A week ago, my dear friend Kate gave me the greatest gift. She had asked me to teach a theatre class at The East Hampton Senior Citizens Center. My teaching experience is quite extensive, and yet, it had never included senior citizens.
But when Kate asks you to do something, you say yes.
It's usually good for the heart.
It always feeds the artistic soul.
So, I said yes.
I walked into the center, armed with my lesson. I had recently developed a workshop entitled, "Words to My Younger Self", in which the students of the class would pick a piece of advice that they wished they had known when they were younger. They would write out this life lesson, and then perform their monologues for the class.
The director of the Center loved the idea.
I loved the idea.
All was well.
I walked into the classroom, and began to organize my papers, and put out pens. I counted chairs, making sure we had enough. I began to put the chairs in the circle.
And then my students began to walk in.
Bud was 85 years old.
Jean was in her early 70s.
Brianne was in her late sixties, and had suffered head trauma.
Trudy was in her mid 70s.
And then there was Viviene.
…Viviene was 97.
It became crystal clear that writing, well, that wasn't in the cards.
I had a mild panic attack for a second. (Nobody could tell, of course.)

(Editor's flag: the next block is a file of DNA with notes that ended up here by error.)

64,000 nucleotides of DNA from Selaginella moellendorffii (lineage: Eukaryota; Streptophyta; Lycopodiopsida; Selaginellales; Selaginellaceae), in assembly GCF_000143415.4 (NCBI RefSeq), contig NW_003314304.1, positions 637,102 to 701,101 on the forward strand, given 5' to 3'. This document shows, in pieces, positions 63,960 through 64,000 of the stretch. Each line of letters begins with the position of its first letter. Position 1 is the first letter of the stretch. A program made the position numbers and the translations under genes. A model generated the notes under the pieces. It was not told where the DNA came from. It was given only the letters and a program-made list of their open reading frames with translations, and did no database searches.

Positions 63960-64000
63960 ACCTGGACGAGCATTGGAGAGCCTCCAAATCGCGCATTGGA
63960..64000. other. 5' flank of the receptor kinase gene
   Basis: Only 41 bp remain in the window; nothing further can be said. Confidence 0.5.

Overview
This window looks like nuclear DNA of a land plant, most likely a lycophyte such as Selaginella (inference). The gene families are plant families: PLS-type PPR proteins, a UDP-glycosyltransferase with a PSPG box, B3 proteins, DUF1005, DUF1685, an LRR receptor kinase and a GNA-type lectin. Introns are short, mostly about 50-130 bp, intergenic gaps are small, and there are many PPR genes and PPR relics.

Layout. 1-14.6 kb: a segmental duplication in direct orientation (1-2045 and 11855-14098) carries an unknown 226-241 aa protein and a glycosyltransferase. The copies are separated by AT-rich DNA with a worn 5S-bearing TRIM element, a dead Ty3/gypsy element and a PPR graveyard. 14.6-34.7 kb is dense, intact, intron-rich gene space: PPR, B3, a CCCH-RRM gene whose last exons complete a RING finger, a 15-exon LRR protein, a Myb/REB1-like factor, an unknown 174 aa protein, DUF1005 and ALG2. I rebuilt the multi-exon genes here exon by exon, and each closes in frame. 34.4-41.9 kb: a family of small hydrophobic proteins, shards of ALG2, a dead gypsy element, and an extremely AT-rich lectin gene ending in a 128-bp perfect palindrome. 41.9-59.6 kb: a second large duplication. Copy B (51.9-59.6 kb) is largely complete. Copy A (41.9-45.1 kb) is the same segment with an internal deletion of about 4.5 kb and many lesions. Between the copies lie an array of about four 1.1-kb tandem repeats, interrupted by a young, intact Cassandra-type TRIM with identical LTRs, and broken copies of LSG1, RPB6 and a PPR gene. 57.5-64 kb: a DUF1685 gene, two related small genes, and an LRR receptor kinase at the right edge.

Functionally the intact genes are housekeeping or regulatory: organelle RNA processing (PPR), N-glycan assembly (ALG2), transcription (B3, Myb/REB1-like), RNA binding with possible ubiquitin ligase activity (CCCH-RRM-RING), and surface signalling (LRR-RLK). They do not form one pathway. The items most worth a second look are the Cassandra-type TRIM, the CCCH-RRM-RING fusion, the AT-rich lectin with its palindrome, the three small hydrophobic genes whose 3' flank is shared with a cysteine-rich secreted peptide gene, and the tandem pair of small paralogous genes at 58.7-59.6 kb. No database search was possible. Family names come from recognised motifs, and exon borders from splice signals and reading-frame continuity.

What was I going to teach these people?
Theatre games, the director said. You know, like, improv!
Now, while I appreciate the help, IMPROV was not going to work with this crowd. It's hard enough to do that with a group of students who are in performance training.
Luckily, improv was always my favorite. And so…I switched gears real quick.
I'm fortunate to have two of my grandparents still with me. My grandfather is 91, and my grandmother, my Nonna, she's 90.
And it was the words of Nonna that echoed through my brain at that moment...
"Megan, us old people. We have no future. We know that. So what makes us happiest is talking about the past."
And so…we spoke of the past. The pulse of theatre is based in storytelling, and the collective wisdom and experience between all of them was huge. So, with me gently facilitating the questions, each of them told their story, and then they each gave me a piece of advice.
Each and every one of them lit up as they recounted the stories of the good ol' days. The reminsced about old neighborhoods, old celebrties, and what life was like, 20, 30, 40, 50 years ago.
I wish I could've bottled up the magic that happened.
For some reason, Viviene was my favorite. Later on I was told that she has terrible short term memory, and often forgets where she is, but, in that hour with me, she had no trouble sharing about her life, and was not shy about giving me a piece of advice.
With a difference of sixty-seven years between us, she told me:
"Don't break the law. Always stay on the right side of a question - when's someone's asking you something, you have to make a decision of how to respond. Make the right one. Be true to yourself. Be kind. Remember that it's never too late to find love. I was a painter, an author, and a teacher, but I was not lucky in the love department. But I never closed myself off to it. Don't ever close yourself off to it."
What a woman, eh?
And as we are entrenched in this Christmas season, and forge our way into 2016, I hope we remember Viviene's words. For it's not the things in life that count - but the people you meet, the stories you listen to, and the new memories that you make.
Thank you, Kate, for one of the best Christmas gifts I have recieved.